Leaky gut syndrome is still being researched. a number of studies and research are under way to better understand how the syndrome starts. It can be prevalent in autistic children, how to treat it? Simply, leaky guy syndrome is the inability of the intestinal wall to keep out large, unwanted molecules. This symptom of autism most often signifies that the intestinal wall has been altered to become permeable. Leaky gut syndrome in autistic children may occur because of increased sensitivity or allergies.
Leaky gut syndrome is problematic for one’s health because it allows molecules and substances (such as proteins) that are normally filtered out of the intestinal tract into the intestines. Because these molecules are not usually allowed inside the gut, the body misinterprets these non-harmful substances as a virus or infection and begins to produce antibodies to attack them. In turn, this creates a process where one’s body recognizes certain foods, as well as any of the body’s regular molecules that are similar to these foods, as harmful, causing an auto-immune disease where the body attacks itself. These are merely two possible outcomes with leaky gut syndrome. Others include the transportation of bacteria normally found within the intestinal tract to move into the bloodstream and cause an infection anywhere in the body as well as a weakening of the liver, which causes more toxins to circulate throughout the body, leading to a number of medical problems.
What can cause leaky gut syndrome? Researchers are still working to more fully understand the causes, but current medical diagnoses suggest that a diet high in alcohol and caffeine intake, certain drugs like ibuprofen and antacids, or a diet high in carbohydrates can decrease the thickness of the intestinal wall as well as other possible reasons. These are just a few possible reasons, and ways to treat leaky gut syndrome are just as uncertain as the reasons. Because of the sensitivity of the digestive system with leaky gut syndrome, many parents of autistic children find that putting their child on gluten- and casein-free diets can help. Both gluten and casein are proteins, and a diet with these proteins may irritate and inflame a leaky gut syndrome – though at the moment, researchers are still studying this. You may also treat leaky gut syndrome by avoiding alcohol, caffeine, ibuprofen, or spicy foods – all of which can cause irritation in the intestines.
- Food Sensitivities – People affected by food sensitivities oftentimes find that leaky gut is to blame. Because of the onslaught of toxins that enter the bloodstream, the immune systems of people with intestinal hyperpermeability are on overdrive mass-producing various antibodies, which makes their bodies more susceptible to antigens in certain foods (especially gluten and dairy).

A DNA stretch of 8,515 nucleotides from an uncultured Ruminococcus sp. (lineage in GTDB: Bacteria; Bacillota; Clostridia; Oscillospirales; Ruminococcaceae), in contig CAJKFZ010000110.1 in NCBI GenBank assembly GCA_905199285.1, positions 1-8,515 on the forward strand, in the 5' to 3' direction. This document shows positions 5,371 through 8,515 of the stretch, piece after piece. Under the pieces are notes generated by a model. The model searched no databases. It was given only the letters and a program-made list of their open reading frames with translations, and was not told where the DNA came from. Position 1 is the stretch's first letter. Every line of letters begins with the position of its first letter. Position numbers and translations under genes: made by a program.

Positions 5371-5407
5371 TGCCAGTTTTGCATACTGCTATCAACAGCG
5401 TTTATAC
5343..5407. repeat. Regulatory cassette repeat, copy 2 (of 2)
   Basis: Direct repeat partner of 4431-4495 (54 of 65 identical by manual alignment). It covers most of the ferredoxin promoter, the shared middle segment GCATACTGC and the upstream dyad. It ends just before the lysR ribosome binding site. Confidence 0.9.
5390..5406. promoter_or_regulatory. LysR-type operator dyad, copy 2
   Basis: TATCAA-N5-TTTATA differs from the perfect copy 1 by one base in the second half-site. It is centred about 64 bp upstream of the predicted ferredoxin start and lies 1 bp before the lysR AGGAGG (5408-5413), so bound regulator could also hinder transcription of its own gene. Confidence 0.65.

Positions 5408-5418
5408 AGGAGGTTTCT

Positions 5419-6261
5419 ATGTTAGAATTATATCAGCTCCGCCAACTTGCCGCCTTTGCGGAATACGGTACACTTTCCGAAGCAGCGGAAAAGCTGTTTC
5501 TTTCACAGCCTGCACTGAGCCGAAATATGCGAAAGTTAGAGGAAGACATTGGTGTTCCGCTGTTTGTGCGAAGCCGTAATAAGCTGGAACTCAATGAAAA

- Inflammatory Bowel Disease – Researchers from Hungary have recently uncovered that elevated gut permeability is oftentimes localized to the colon in people suffering from irritable bowel syndrome and ulcerative colitis.
Another study suggests that, for Crohn’s disease patients, leaky guy is prevalent in a majority cases and even up to 10% – 20% of their “clinically healthy relatives,” which suggests a potential genetic component. Zinc supplementation has been found to be quite effective at tightening up the intestinal tight junctions in these cases.
- Autoimmune Disease – The key to understanding how leaky gut can cause an autoimmune disease is through the research done on a protein known as “zonulin.” According to a 2011 article published in the journal Physiologic Reviews,
Zonulin is the only physiological modulator of intercellular tight junctions described so far that is involved in trafficking of macromolecules and, therefore, in tolerance/immune response balance. When the finely tuned zonulin pathway is deregulated in genetically susceptible individuals, both intestinal and extraintestinal autoimmune, inflammatory, and neoplastic disorders can occur.”
Eating gluten can oftentimes trigger this dangerous cascade. University of Maryland, School of Medicine researchers have uncovered that gluten “activates zonulin signaling irrespective of the genetic expression of autoimmunity, leading to increased intestinal permeability to macromolecules.”
- Thyroid Problems – One of the autoimmune diseases that leaky gut syndrome may directly affect is Hashimoto’s disease. Also known as “chronic thyroiditis,” this disorder can lead to hypothyroidism, impaired metabolism, fatigue, depression, weight gain, and a host of other concerns.
- Malabsorption – Various nutritional deficiencies result from leaky gut include vitamin B12, magnesium and key enzymes that help digest food. It is recommended that people with leaky gut supplement with a whole foods based multi-vitamin and live probiotic to not only help digest the food that they eat, but to make sure that they get the vital nutrition that they need.
- Inflammatory Skin Conditions – First described over 70 years ago, the gut-skin connection theory has described how intestinal hyper-permeability can cause a slew of skin conditions; particularly acne and psoriasis. Generally, dangerous creams and drugs are prescribed for these skin disorders, yet they can oftentimes be fixed by healing the gut!
- Mood Issues and Autism – According to a study published in the journal Neuro Endocrinology Letters, leaky gut has been shown to cause various neurocognitive disorders. For example, the inflammatory response characteristic of intestinal hyperpermeability triggers the release of pro-inflammatory cytokines and other chemicals that induce depression.